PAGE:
// San Francisco, California, US // Keller Grover LLP // Keller Grover LLP San Francisco Employment Lawyer Report: The rise in popularity of social media has spurred heated employment debates regarding free speech rights, and what can and cannot be said about your employer on Facebook and Twitter. As the debate has grown, a federal agency is asking employers to revise policies that limit what their employees can voice on Internet forums, reports Bay Area employment lawyer Eric Grover.
There have been several rulings by the National Labor Relations Board (NLRB) finding that workers have a right to discuss work conditions freely and without fear of retribution whether the conversation occurs at the office or on Facebook, as the New York Times first reported.
In the past, employers have created policies that discourage comments that portray the company in a negative way, or publicly discuss company matters. In addition, many employees were prohibited from talking about managers, co-workers or the company itself. Violations of these policies could lead to termination.
In several cases, the NLRB also ordered that workers fired for their social media posts be reinstated.
In all, the NLRB has essentially prohibited companies from adopting broad social media policies which ban "disrespectful" or "critical" comments or posts against the employer. Any company policy that hinders workers from exercising their right to communicate with each other with the aim of improving wages, benefits or working conditions is deemed illegal.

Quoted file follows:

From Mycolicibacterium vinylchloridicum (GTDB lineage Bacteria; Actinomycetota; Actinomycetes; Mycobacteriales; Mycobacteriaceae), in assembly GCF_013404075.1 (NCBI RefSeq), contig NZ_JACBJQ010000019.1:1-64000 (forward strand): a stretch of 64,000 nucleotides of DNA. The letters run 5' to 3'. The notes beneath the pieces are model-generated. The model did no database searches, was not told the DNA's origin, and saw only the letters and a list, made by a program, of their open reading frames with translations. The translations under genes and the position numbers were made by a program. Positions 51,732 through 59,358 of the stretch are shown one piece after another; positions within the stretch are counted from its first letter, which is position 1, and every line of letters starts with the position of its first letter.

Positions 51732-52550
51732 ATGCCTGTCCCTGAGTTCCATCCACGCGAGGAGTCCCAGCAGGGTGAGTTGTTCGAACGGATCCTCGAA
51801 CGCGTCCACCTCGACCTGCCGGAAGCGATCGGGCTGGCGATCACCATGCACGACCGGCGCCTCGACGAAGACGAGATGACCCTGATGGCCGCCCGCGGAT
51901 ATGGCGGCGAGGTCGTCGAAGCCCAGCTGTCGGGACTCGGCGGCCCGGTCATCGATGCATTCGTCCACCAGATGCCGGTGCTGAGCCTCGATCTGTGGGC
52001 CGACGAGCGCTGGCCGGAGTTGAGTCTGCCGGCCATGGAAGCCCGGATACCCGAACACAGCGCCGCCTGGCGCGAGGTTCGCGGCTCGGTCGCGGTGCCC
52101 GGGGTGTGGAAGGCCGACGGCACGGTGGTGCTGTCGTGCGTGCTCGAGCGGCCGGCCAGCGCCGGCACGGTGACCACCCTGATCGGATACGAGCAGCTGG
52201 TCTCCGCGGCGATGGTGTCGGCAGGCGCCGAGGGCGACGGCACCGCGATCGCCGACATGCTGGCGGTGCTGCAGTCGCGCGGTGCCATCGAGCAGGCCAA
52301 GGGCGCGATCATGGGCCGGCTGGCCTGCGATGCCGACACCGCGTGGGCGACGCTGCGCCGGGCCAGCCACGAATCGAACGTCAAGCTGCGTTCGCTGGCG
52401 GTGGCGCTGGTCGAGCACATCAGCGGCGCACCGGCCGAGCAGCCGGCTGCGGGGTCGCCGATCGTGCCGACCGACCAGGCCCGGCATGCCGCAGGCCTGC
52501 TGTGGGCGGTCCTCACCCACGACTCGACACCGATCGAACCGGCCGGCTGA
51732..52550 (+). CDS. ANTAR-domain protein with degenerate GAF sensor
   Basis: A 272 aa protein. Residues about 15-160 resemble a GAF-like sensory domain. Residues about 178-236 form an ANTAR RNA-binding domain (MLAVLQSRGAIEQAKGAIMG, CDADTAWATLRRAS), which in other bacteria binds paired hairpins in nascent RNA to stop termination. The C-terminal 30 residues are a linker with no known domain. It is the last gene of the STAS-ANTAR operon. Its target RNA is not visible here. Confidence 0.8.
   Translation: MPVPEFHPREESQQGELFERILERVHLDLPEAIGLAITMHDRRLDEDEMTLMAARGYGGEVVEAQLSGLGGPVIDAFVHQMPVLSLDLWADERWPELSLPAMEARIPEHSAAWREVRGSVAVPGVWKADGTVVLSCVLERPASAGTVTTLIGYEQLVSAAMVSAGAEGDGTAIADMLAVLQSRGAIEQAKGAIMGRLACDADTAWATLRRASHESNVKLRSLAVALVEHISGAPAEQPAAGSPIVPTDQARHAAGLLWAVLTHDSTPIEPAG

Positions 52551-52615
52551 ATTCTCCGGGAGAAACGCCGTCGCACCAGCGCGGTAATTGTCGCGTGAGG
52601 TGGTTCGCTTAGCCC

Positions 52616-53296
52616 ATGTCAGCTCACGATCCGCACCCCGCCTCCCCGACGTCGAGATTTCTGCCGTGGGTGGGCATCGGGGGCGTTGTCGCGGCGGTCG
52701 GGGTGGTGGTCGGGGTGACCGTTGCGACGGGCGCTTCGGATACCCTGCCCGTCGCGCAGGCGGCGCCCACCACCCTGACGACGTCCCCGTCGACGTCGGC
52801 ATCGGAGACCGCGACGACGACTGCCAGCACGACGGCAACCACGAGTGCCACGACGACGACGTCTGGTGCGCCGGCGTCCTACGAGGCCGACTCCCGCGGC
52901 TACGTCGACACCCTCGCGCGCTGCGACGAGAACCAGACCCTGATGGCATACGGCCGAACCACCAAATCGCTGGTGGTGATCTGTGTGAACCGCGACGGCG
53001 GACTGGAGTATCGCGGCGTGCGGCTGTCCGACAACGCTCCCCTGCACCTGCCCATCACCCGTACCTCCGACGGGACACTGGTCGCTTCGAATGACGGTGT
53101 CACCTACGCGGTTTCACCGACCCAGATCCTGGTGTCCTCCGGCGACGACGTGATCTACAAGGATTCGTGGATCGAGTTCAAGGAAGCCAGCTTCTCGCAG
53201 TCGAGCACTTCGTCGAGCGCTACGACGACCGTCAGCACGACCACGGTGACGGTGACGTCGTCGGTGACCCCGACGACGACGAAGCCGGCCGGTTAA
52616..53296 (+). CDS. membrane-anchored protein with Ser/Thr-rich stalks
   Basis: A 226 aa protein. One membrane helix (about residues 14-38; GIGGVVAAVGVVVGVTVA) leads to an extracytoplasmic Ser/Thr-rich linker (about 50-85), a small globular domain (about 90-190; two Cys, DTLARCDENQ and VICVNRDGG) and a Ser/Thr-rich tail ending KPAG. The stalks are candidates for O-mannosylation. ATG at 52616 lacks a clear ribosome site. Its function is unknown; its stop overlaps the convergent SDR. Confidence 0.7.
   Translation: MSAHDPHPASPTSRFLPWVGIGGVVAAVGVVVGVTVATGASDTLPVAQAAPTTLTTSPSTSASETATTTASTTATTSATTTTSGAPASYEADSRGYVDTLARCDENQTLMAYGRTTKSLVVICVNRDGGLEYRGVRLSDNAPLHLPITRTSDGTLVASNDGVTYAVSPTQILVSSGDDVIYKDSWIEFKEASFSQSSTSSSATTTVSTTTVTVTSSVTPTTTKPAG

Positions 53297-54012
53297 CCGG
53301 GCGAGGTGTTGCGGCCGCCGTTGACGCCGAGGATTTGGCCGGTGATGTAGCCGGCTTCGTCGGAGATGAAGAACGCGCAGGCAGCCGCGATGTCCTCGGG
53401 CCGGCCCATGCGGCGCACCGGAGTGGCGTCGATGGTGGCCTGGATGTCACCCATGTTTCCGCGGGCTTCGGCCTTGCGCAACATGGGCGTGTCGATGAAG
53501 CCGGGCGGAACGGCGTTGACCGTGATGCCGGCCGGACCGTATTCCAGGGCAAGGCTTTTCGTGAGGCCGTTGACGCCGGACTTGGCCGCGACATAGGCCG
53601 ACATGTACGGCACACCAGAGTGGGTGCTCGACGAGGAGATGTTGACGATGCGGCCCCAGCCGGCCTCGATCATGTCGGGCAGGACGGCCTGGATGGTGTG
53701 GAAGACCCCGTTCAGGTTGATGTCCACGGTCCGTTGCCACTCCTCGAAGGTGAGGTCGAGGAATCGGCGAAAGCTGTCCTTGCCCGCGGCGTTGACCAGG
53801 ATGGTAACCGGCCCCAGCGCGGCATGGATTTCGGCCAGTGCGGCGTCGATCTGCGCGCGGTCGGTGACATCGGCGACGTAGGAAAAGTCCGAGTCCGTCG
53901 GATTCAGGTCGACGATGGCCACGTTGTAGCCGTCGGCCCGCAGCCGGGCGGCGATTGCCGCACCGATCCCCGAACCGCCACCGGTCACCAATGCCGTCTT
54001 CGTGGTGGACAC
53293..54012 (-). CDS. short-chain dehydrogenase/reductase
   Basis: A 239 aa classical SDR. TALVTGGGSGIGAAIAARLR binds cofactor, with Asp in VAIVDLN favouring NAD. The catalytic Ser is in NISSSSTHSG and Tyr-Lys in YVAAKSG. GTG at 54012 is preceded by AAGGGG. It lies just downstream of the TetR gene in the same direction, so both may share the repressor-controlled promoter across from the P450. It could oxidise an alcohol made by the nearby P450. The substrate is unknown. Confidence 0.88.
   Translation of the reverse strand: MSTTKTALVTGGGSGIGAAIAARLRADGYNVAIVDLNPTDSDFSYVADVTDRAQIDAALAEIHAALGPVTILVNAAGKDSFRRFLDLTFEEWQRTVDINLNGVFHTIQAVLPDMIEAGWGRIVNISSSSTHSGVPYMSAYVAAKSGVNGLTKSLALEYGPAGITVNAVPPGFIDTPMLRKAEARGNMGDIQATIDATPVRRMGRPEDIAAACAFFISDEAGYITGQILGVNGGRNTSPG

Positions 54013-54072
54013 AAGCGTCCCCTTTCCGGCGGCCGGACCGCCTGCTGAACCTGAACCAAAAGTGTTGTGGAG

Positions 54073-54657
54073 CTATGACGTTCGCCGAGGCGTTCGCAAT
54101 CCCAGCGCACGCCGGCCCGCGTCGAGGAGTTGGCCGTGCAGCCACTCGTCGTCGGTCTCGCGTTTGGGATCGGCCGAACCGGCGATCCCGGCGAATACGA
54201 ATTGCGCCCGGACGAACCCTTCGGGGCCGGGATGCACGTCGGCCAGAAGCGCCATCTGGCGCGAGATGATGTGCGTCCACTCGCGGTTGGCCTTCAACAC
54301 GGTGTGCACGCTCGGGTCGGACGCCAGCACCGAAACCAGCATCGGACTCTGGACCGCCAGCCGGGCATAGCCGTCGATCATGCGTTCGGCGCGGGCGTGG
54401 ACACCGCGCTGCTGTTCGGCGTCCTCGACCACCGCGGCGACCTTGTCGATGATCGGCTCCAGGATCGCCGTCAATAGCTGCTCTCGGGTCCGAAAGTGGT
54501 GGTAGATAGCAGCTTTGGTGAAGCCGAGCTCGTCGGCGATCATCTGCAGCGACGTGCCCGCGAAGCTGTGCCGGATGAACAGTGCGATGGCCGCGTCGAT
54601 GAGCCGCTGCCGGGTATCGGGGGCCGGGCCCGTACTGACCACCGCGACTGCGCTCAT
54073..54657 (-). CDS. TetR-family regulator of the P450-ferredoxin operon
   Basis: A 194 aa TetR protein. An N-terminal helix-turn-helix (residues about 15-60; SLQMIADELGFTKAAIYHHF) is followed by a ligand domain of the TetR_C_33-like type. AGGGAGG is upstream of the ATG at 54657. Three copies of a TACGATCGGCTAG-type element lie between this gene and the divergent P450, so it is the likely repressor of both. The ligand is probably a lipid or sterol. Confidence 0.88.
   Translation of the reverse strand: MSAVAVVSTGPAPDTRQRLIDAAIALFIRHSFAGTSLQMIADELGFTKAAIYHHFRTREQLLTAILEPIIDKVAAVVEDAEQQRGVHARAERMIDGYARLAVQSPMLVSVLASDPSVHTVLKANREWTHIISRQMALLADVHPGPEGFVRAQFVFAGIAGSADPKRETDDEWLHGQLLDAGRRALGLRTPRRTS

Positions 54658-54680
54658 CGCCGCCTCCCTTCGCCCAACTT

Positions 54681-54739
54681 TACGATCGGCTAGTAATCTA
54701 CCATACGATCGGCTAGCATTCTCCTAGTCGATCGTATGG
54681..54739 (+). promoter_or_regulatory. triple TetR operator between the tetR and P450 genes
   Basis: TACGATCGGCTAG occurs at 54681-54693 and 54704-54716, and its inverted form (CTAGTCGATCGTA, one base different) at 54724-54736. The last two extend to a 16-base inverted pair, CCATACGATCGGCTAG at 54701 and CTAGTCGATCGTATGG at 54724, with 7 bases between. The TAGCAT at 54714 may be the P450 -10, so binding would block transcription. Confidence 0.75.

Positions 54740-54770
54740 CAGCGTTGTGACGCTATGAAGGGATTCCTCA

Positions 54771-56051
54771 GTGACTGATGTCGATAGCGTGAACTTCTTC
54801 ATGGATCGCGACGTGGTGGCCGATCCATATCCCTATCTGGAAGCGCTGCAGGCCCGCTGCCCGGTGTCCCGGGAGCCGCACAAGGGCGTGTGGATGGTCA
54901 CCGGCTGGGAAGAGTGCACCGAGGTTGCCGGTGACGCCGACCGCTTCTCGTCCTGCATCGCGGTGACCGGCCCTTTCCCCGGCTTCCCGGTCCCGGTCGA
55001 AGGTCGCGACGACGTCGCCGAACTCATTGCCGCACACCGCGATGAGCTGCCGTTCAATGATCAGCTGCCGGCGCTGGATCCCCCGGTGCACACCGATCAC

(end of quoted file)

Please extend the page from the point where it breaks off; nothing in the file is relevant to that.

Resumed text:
But employees must be careful, as the Board also stated that it is permissible for employers to act against a lone worker ranting on the Internet.
California and Illinois have also taken steps to protect the social media rights of employees, becoming the fifth and sixth states to prohibit companies from asking employees and job applicants for their social media account passwords.
"Drawing clear lines regarding the legality of social media posts is difficult as they often need to be considered on a case by case basis, " says Eric Grover, a San Francisco employment lawyer at Keller Grover LLP. "The NLRB's mandates concerning social media in the workplace are evolving, which makes it difficult for employees to know whether they are within their legal rights."
"It would likely be in employees' best interests to refrain altogether from discussing work-related matters on the Internet, in order to further protect themselves. With the legal landscape changing daily, it's better to keep all conversations off the Web," advised Grover.